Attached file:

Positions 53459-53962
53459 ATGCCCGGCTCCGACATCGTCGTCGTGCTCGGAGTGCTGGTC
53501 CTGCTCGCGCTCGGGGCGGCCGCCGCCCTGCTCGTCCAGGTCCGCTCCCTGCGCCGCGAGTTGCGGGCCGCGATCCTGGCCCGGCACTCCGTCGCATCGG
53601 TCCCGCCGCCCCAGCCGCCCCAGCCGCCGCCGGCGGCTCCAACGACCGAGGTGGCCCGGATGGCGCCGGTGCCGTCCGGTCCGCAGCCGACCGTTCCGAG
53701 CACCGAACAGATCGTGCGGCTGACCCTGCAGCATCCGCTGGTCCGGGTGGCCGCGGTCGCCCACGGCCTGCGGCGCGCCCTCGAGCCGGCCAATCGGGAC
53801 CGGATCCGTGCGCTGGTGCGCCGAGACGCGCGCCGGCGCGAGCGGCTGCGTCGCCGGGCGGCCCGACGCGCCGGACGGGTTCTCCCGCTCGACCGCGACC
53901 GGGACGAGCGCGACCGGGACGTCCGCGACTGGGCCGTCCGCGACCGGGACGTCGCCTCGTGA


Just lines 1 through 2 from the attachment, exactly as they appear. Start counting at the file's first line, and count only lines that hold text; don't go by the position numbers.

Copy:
Positions 53459-53962
53459 ATGCCCGGCTCCGACATCGTCGTCGTGCTCGGAGTGCTGGTC